I need you to attack this argument
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08-08-2013, 06:39 AM
RE: I need you to attack this argument
(05-08-2013 09:06 PM)BlackEyedGhost Wrote:  Given the incredible number of factors necessary for life to exist, if any single one proved impossible to come about randomly, it would necessitate the existence of an eternal, intelligent force.

No, it would necessitate further study and understanding. There is nothing to indicate that these randomized events would have come about a different way - that is unless you have managed to compile evidence showing that there are numerous outcomes to numerous universes. Drinking Beverage

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08-08-2013, 12:25 PM
RE: I need you to attack this argument
(05-08-2013 10:33 PM)BlackEyedGhost Wrote:  
(05-08-2013 10:06 PM)Bucky Ball Wrote:  

If that's your definition of random, then obviously if you could prove that life isn't "random" then you've proven that it's "driven by an intelligent force" - You

That wasn't Bucky's quote, it was mine. And it's true... if your definition of random is "not driven by an intelligent force", then proving something isn't random proves logically that it is "driven by an intelligent force". But the reason I called the argument "equivocating" is because it seeks to attack a certain definition of random (made or done without conscious decision) and then substitutes this meaning that you've suggested (made or done unintelligently).

If I roll a 6-sided die, the outcome will be random. That doesn't mean that I'm not an intelligent agent, nor does it suggest that the die "came from nothing". Nonetheless, the outcome of a die roll will be random despite being the product of intelligence.

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08-08-2013, 12:40 PM
RE: I need you to attack this argument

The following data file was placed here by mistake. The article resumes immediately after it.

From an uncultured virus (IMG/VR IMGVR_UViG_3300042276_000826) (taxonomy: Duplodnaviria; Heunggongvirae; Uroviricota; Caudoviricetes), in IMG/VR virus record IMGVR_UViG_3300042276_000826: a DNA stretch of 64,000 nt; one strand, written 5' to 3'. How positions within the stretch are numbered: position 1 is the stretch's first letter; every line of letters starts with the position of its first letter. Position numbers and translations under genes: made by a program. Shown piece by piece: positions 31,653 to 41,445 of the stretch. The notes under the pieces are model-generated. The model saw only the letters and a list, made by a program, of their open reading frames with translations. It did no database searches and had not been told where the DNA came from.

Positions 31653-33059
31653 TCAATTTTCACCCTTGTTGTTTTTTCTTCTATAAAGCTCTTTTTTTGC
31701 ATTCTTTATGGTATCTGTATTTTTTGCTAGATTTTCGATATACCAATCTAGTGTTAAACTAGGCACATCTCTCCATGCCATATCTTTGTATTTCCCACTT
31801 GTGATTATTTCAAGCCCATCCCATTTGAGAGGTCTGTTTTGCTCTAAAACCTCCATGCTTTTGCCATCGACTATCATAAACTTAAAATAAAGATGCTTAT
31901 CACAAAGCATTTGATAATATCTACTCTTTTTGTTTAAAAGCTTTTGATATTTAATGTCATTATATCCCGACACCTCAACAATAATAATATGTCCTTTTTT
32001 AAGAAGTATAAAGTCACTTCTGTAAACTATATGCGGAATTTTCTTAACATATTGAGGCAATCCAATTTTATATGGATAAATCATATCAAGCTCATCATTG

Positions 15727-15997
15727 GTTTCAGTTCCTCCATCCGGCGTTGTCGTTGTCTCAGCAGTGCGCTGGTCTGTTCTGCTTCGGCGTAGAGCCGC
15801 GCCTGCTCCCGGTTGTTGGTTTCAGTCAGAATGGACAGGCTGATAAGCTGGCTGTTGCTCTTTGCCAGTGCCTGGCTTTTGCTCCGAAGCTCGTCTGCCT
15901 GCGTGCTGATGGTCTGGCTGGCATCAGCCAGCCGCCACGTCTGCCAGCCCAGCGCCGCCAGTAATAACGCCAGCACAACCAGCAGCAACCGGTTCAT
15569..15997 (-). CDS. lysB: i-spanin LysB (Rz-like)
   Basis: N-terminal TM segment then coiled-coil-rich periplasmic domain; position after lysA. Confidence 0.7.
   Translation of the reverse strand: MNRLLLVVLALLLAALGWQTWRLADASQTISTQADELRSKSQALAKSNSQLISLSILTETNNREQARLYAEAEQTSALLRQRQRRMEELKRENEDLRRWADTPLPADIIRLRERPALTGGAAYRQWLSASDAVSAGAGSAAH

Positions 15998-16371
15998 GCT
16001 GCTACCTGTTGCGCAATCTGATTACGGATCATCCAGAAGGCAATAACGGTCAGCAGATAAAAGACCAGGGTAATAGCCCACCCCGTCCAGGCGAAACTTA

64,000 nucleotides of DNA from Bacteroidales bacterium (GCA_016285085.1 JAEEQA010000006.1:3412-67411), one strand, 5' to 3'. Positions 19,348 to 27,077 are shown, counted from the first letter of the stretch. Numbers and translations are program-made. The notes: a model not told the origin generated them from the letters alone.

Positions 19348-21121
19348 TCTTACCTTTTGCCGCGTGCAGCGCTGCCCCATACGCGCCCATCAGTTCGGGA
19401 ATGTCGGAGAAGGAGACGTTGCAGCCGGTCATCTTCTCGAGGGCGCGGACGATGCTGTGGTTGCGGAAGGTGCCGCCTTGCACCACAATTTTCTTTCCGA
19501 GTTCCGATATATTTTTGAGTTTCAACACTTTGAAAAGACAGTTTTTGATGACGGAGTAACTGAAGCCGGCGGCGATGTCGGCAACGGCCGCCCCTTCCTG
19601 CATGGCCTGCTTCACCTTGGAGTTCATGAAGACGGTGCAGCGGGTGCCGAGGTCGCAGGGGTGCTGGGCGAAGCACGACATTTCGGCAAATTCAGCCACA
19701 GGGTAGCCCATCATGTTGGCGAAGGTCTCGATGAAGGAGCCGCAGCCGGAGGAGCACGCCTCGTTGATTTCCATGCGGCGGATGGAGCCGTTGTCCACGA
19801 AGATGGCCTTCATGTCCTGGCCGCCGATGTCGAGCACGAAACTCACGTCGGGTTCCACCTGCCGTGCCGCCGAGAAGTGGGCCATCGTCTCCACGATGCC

(05-08-2013 09:06 PM)BlackEyedGhost Wrote:  Given the incredible number of factors necessary for life to exist, if any single one proved impossible to come about randomly, it would necessitate the existence of an eternal, intelligent force.

This isn't about whether or not such a factor exists, it's about the argument itself. Is it solid?

This isn't an argument. This is shifting the burden of proof. The take home bit is that you can't prove a negative, so the premise is false.

Also, random =/= the way the universe works

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08-08-2013, 03:12 PM (This post was last modified: 09-08-2013 03:59 AM by Bucky Ball.)
RE: I need you to attack this argument
The argument is an exercise in futility. Since every step in the process in which hydrophobic and hydrophilic molecules and phospholipids naturally arrange themselves, without any intervention, into proto-cellular structures, and continue to go on to form mechanisms that form self-replicating cells, the false assumption is that there *is* a factor has been proven false, in multiple labs, (including Dr. Jack Szostak at Harvard .. see the prior link), even stating the "argument" in the first place is pointless.

If there is no such "factor", then even stating this argument is a complete waste of time.

All events can have a probability assigned to them. From 1.0, to very small probability numbers. There is no such thing as "random". Every event has a specific probability. Even if the event has a low probability, it's irrelevant. Highly improbable events happen all the time, with no "intervention". If there was a "supernatural" intervention, it would have been the LAST possible explanation one would entertain, as it would be the absolute least probable, not the most probable. It would go to the end of the line, and sit there, until ALL other possible explanations had been ruled out.

The attempted (trap/engineered) rhetorical "trick" in this thread is to present a series of false assumptions, false premises, and only one of many possible conclusions. The thread was "designed" for a perfectly obvious reason. That's about all that's "designed" here.

The response is : "Nice try, Try harder next time".

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08-08-2013, 04:24 PM
RE: I need you to attack this argument
(05-08-2013 09:06 PM)BlackEyedGhost Wrote:  Given the incredible number of factors necessary for life to exist, if any single one proved impossible to come about randomly, it would necessitate the existence of an eternal, intelligent force.

This isn't about whether or not such a factor exists, it's about the argument itself. Is it solid?